11. Masood, S.; Naeem, M.; Ullah, R.; Mustafa, S.; Bariq, A. Analysis of the fractional-order delay differential equations by the numerical method. Complexity 2022, 2022, 1–14. [Google Scholar] [CrossRef]
  12. Arefin, M.A.; Nishu, M.A.; Dhali, M.N.; Uddin, M.H. Analysis of Reliable Solutions to the Boundary Value Problems by Using Shooting Method. Math. Probl. Eng. 2022, 2022, 2895023. [Google Scholar] [CrossRef]
  13. De Almeida, A.K.; Piñeros, J.O.M.; Prado, A.F.B.d.A. On the use of a continuous thrust to find bounded planar trajectories at given altitudes in Low Earth Orbits. Sci. Rep. 2020, 10, 1–14. [Google Scholar] [CrossRef] [PubMed]
  14. Biggs, M. The Optimisation of Spacecraft Orbital Manoeuvres. Part I: Linearly Varying Thrust Angles; The Hatfield Polytechnic Numerical Optimisation Centre: Hatfield, UK, 1978. [Google Scholar]
  15. Biggs, M. The Optimisation of Spacecraft Orbital Manoeuvres. Part II: Using Pontryagin’s Maximum Principle; The Hatfield Polytechnic Numerical Optimisation Centre: Hatfield, UK, 1979. [Google Scholar]
  16. Bryson, A.E.; Ho, Y.C. Applied Optimal Control: Optimization, Estimation, and Control; Routledge: Oxfordshire, UK, 2018. [Google Scholar]
  17. Bazaraa, M.S.; Sherali, H.D.; Shetty, C.M. Nonlinear Programming: Theory and Algorithms; John Wiley & Sons: New York, NY, USA, 2013. [Google Scholar]
  18. Luenberger, D.G.; Ye, Y. Linear and Nonlinear Programming; Springer: New York, NY, USA, 1984; Volume 2. [Google Scholar]
  19. Vulpetti, G.; Johnson, L.; Matloff, G.L. Solar Sails; Copernicus Books: New York, NY, USA, 2015; 277p. [Google Scholar]
  20. McInnes, C.R. Solar Sailing; Springer Praxis Books: London, UK, 2004; 296p. [Google Scholar]
  21. Wilkie, K. The NASA Advanced Composite Solar Sail System (ACS3) Flight Demonstration: A Technology Pathfinder for Practical Smallsat Solar Sailing. In Proceedings of the 35th Small Satellite Conference, Logan, Utah, 7–12 August 2021. [Google Scholar]
  22. Meireles, L.; Prado, A.; de Melo, C.; Pereira, M. A Study on Different Attitude Strategies and Mission Parameters Based on LightSail-2. Revista Mexicana de Astronomía y Astrofísica 2022, 58, 23–35. [Google Scholar] [CrossRef]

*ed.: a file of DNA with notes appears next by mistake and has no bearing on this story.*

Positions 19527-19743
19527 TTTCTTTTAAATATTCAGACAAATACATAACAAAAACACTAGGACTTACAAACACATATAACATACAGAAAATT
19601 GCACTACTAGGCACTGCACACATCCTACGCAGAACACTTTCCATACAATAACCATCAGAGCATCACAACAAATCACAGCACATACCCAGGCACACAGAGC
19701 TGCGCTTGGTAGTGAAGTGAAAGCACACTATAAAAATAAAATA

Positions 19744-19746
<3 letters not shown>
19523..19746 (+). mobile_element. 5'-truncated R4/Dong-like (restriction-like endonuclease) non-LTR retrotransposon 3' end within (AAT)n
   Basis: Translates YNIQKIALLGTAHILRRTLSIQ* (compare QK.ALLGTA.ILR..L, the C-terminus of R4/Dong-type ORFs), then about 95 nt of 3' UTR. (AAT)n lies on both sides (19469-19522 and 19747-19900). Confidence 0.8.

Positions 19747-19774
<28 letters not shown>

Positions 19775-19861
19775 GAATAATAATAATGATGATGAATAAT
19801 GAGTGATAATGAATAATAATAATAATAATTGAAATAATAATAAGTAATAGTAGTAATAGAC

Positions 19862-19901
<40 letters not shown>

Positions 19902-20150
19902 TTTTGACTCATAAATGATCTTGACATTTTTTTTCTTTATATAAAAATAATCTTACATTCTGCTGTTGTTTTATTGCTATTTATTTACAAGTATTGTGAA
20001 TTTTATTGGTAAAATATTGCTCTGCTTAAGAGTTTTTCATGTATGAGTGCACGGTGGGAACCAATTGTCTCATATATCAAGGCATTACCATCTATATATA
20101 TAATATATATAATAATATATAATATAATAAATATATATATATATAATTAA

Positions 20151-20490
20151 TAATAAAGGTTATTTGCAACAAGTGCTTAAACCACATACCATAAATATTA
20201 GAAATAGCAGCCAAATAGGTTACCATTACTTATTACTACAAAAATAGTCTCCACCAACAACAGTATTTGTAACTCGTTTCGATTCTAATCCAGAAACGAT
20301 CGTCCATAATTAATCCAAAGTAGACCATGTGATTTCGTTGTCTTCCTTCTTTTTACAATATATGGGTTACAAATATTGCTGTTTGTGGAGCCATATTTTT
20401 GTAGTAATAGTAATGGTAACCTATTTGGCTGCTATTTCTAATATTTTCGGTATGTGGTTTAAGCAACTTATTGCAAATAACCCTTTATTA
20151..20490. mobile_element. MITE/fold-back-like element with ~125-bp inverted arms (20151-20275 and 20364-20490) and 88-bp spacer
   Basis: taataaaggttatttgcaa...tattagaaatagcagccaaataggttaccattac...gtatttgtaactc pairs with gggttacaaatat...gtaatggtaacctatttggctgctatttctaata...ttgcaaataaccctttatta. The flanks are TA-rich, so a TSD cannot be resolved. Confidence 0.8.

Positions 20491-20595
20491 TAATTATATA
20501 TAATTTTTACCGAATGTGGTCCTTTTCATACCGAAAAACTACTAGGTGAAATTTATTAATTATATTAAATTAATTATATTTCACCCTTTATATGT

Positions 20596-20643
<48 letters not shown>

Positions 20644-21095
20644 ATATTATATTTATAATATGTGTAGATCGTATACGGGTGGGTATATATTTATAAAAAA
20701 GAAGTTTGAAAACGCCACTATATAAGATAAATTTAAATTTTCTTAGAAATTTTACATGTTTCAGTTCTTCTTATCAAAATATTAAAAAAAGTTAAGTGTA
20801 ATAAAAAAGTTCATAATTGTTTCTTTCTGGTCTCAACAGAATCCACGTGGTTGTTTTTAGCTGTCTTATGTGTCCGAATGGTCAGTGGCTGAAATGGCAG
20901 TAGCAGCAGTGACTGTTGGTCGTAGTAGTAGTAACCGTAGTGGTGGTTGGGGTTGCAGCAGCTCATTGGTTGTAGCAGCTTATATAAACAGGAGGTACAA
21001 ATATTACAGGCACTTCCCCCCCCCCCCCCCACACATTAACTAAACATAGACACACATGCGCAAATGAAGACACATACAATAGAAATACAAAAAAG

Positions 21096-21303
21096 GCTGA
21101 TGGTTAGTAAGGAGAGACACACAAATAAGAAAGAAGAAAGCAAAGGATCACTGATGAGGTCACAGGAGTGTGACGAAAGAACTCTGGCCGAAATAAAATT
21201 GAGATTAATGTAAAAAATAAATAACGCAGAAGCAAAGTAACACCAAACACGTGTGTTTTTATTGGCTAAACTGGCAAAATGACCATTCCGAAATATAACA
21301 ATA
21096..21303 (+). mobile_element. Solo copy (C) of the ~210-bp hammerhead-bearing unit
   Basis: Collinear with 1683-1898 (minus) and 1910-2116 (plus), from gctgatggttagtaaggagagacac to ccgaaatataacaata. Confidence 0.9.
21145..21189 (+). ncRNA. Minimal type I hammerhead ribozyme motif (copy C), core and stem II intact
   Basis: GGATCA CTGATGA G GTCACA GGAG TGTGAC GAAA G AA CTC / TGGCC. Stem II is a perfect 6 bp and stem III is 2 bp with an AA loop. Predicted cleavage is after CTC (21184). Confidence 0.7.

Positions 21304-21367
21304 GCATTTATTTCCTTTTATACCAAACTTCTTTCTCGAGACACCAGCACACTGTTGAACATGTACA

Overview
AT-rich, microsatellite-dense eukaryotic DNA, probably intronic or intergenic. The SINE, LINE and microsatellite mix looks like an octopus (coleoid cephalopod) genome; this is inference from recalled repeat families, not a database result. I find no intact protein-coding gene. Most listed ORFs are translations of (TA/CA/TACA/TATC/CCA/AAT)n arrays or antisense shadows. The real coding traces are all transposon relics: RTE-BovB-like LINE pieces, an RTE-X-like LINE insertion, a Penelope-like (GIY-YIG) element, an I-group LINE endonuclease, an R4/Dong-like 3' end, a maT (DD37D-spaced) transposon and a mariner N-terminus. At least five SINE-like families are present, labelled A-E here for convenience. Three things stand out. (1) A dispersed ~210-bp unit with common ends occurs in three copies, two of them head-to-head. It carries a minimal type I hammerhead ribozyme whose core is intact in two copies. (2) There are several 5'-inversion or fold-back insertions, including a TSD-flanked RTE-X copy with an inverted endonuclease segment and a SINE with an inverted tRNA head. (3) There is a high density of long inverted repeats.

23. The Planetary Society. LightSail 2 Mission Control. 2022. Available online: (accessed on 2 February 2023).
Figure 1. Strategy (i).
Figure 1. Strategy (i).
Symmetry 15 00512 g001
Figure 2. Strategy (ii).
Figure 2. Strategy (ii).
Symmetry 15 00512 g002
Figure 3. Optimal pitch and yaw angle values.
Figure 3. Optimal pitch and yaw angle values.
Symmetry 15 00512 g003
Figure 4. Orbital elements of the spacecraft over time. (Red line: initial value; Blue line: final value).
Figure 4. Orbital elements of the spacecraft over time. (Red line: initial value; Blue line: final value).
Symmetry 15 00512 g004
Figure 5. Solar sail attitude angles over time.
Figure 5. Solar sail attitude angles over time.
Symmetry 15 00512 g005
Table 1. Suboptimal transfers.
Table 1. Suboptimal transfers.
Maneuver s s ( ) s e ( ) A 0 ( ) B 0 ( ) A B Duration (s)
Optimal249290 26.6 55.7 --15,237.6
Linear235282 22 45 0.687 0.067 17,121.3
Constant221271 12 550018,305.4
Disclaimer/Publisher’s Note: The statements, opinions and data contained in all publications are solely those of the individual author(s) and contributor(s) and not of MDPI and/or the editor(s). MDPI and/or the editor(s) disclaim responsibility for any injury to people or property resulting from any ideas, methods, instructions or products referred to in the content.

Share and Cite

MDPI and ACS Style

Meireles, L.G.; Gomes, V.M.; Prado, A.F.B.d.A.; Melo, C.F.d. Optimum, Suboptimal and Solar Sailing Orbital Maneuvers for a Spacecraft Orbiting the Earth. Symmetry 2023, 15, 512.

AMA Style

Meireles LG, Gomes VM, Prado AFBdA, Melo CFd. Optimum, Suboptimal and Solar Sailing Orbital Maneuvers for a Spacecraft Orbiting the Earth. Symmetry. 2023; 15(2):512.

Chicago/Turabian Style

Meireles, Lucas Gouvêa, Vivian Martins Gomes, Antônio Fernando Bertachini de Almeida Prado, and Cristiano Fiorilo de Melo. 2023. "Optimum, Suboptimal and Solar Sailing Orbital Maneuvers for a Spacecraft Orbiting the Earth" Symmetry 15, no. 2: 512.

Note that from the first issue of 2016, this journal uses article numbers instead of page numbers. See further details here.

Article Metrics

Back to TopTop